"Tonight, as you know, is my last night as leader of our group. It has been a gratifyingly miserable experience to lead you these past months, and it will make me more forlorn than usual to have to pass the torch to your new commander."
Commander. I didn't like the sound of that word.
"Although not a regular member of this group, undoubtedly most of you will be familiar with the gentleman taking my place..." He turned to a Rumpelstiltskin-looking character sitting on my right. "...Except for you, Homer, because we all know you don't vote or watch the news."
Oh no. It couldn't be.
"So, it is with a heavy, heavy, heavy heavy heart, that I turn the meeting over to Dr. George W.B."
'Doctor?" This couldn't be happening.

And so in he strode from the hallway, as stiffly as ever, wearing a white lab coat sporting the ID tag "Dr. W.". He waved his right hand and smiled out at no one in particular, like the two houses of Congress were assembled there right in front of him. I stuck my face back in my hands.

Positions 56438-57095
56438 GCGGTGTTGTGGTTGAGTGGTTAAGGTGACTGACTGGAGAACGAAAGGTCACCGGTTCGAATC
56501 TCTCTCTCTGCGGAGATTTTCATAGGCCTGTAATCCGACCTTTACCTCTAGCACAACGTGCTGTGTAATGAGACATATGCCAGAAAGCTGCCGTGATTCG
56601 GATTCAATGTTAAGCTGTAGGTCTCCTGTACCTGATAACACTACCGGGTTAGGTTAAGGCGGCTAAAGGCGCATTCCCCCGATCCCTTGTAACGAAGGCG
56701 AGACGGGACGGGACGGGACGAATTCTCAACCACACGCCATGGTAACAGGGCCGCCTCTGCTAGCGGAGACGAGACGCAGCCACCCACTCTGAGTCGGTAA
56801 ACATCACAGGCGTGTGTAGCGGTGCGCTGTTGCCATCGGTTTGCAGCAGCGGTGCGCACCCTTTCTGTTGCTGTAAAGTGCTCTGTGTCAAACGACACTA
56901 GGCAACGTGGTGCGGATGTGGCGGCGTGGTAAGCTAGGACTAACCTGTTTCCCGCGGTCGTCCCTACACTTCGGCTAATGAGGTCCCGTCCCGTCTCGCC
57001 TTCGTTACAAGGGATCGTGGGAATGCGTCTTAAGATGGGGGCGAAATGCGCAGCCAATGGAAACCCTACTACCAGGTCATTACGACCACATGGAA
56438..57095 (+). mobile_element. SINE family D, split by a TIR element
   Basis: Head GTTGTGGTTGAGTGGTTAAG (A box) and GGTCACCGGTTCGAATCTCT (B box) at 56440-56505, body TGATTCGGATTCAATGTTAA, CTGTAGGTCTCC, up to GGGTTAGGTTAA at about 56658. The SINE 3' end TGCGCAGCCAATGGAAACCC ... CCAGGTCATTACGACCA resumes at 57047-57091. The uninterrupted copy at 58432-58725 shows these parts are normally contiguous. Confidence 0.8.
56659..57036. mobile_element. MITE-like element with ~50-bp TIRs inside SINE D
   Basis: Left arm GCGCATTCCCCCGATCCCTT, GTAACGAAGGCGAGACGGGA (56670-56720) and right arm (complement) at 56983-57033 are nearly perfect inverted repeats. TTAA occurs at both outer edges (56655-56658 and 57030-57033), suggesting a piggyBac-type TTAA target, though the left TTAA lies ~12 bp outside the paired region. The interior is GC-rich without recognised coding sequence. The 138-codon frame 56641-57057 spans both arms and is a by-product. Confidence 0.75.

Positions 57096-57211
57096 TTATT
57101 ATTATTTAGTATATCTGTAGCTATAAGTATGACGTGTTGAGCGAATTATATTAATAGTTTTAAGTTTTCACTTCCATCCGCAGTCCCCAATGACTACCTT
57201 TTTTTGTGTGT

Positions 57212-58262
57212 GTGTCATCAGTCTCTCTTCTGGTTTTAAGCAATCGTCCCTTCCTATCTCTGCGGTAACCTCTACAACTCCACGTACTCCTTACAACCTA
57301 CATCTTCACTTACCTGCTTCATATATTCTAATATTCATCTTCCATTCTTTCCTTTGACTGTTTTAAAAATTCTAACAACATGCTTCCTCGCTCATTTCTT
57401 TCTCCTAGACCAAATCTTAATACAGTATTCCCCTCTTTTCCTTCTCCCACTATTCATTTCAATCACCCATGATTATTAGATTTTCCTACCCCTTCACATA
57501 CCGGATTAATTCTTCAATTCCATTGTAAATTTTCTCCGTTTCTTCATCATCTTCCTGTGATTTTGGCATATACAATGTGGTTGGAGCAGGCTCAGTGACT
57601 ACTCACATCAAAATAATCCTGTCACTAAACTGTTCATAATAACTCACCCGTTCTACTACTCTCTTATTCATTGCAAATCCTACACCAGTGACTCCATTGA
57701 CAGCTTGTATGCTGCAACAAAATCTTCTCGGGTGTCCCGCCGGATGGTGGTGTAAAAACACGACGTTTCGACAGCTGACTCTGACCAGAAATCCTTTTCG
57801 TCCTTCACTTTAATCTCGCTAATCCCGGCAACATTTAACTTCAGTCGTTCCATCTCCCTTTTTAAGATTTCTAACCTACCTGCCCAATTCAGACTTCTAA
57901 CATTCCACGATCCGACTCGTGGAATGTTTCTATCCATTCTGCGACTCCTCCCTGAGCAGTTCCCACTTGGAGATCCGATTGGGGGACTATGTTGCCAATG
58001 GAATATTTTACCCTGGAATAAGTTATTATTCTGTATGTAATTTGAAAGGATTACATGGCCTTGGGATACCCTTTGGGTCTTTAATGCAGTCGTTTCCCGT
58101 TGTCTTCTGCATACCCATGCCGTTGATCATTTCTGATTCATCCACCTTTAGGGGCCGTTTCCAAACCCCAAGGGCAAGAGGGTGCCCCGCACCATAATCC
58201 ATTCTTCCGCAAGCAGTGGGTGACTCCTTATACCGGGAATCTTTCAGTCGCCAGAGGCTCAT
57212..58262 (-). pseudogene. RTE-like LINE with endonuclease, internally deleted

"Thank you, Rob, for the kindly introduction. My name is Dr. Dubya and it is without question a Wednesday."
"Hi Dr. Dubya", rang back the chorus, of which I was not a part.
"Glad to be here tonight with you folks to engage in a little head shrinking...I mean positive thinking...heh."
The group laughed, with several members elbowing each other in knowing approval.
"Well, let's see here... I'm looking around and I haven't seen such glum faces since Donnie Rumsfeld gave his staff autographed pictures of himself instead of Christmas bonuses last year."
Everyone stared dumbfoundedly. Dubya sensed the group's nervousness.
"Well now he did tell those folks they could sell those pics on eBay if they wanted... make a little chump change, y'understand. Problem is everybody showed up as online sellers all at once and it kinda drove the price down. Ended up with folks gettin' together and sellin' three for a dollar."
I was still hiding in my hands. Dubya looked uncomfortable in this new role. Maybe if i just waited him out, he would leave on his own. Instead, he just pushed on through, rubbing his hands together in front of him and making like we were having a town hall meeting.
"You sir..." Dubya pointed at Rumpelstiltskin. "....why don't you tell us about your day?"
"Okay... My name's Homer and today is a Wednesday."
"Hi Homer." The chorus was really starting to bug me.
"Well, let's see... purty much everyone here knows about my wife..."
There was some muffled laughter.